Pro Roscio 66


Civis Illustris
Hi all,
this sentence is bugging me greatly.

"Videtisne, quos nobis poetae tradiderunt patris ulciscendi causa supplicium de matre sumpsisse, cum praesertim deorum immortalium iussis atque oraculis id fecisse dicantur, tamen ut eos agitent Furiae neque consistere umquam patiantur, quod ne pii quidem sine scelere esse potuerunt?"

I get the gist of what he is saying (i.e: a reference to parricide in Greek tragedy), however I don't understand the syntax of "ulciscendi...sumpsisse" (indirect statement initiated by "tradiderunt"?) nor what function "quod" (causal?) has here.

My attempt:
"Do you see what people the poets have handed down to us as having exacted their punishment on their mother for the sake of avenging their father, [but] although they are said to have done it because of the oracular commands of the immortal gods especially, [do you see] how the Furies tormented them and did not allow themselves to stop because (?) not even dutiful individuals were able to be without wickedness/crime?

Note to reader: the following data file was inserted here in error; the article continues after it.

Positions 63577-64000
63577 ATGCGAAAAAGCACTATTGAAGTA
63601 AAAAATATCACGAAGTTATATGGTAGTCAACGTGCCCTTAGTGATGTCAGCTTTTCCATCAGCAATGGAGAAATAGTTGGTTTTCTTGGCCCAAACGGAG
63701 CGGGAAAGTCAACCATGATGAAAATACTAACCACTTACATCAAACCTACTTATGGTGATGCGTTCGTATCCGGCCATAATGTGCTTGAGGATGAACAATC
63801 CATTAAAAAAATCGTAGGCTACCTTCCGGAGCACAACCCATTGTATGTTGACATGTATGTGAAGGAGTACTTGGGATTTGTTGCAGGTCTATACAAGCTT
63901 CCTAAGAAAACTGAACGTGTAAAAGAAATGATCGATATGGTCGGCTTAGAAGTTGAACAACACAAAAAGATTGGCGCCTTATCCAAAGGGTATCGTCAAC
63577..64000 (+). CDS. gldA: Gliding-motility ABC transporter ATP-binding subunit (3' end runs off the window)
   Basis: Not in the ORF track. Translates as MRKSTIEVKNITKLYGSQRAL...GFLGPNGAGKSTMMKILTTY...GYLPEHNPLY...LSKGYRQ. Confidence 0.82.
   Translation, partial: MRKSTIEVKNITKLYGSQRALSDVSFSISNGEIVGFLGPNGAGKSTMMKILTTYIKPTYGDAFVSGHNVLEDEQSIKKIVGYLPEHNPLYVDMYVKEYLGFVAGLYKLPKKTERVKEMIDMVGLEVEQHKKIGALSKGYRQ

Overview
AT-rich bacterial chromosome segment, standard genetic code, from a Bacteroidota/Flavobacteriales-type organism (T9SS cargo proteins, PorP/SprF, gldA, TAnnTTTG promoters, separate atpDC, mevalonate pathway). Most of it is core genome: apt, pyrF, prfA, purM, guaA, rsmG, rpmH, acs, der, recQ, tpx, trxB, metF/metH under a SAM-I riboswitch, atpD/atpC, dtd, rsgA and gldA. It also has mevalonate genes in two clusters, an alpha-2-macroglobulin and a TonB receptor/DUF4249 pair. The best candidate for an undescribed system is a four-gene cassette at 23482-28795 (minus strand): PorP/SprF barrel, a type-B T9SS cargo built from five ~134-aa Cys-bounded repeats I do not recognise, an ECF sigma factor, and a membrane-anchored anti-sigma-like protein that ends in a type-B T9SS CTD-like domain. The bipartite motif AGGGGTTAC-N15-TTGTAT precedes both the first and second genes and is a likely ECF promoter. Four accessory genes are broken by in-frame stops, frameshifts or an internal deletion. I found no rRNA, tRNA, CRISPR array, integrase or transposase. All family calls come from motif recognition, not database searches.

oro atque obsecro ut me adiuvetis!

Imber Ranae

Ranunculus Iracundus
The placement of the relative clause before the indirect question introduced by ut is maybe throwing you off, but quos actually has its antecedent in eos. You seem to have translated quos as if it were an indirect question, but if that were the case the verb tradiderunt would have been subjunctive.

Don't ye see, [with regard to those] whom the poets have passed down to us as having exacted punishment on their mother in order to avenge their father, in particular when they are said to have done it in accordance with the commands and oracular responses of the immortal gods, how the Furies nevertheless haunt them and do not ever allow them rest* because they could not even be pious (i.e. by avenging their father) without wickedness (i.e. killing their mother)?​

*literally 'drive them about and don't let them halt'.


Civis Illustris
Ah, "eos" being the antecedent was so obvious... I don't know how I missed that. :)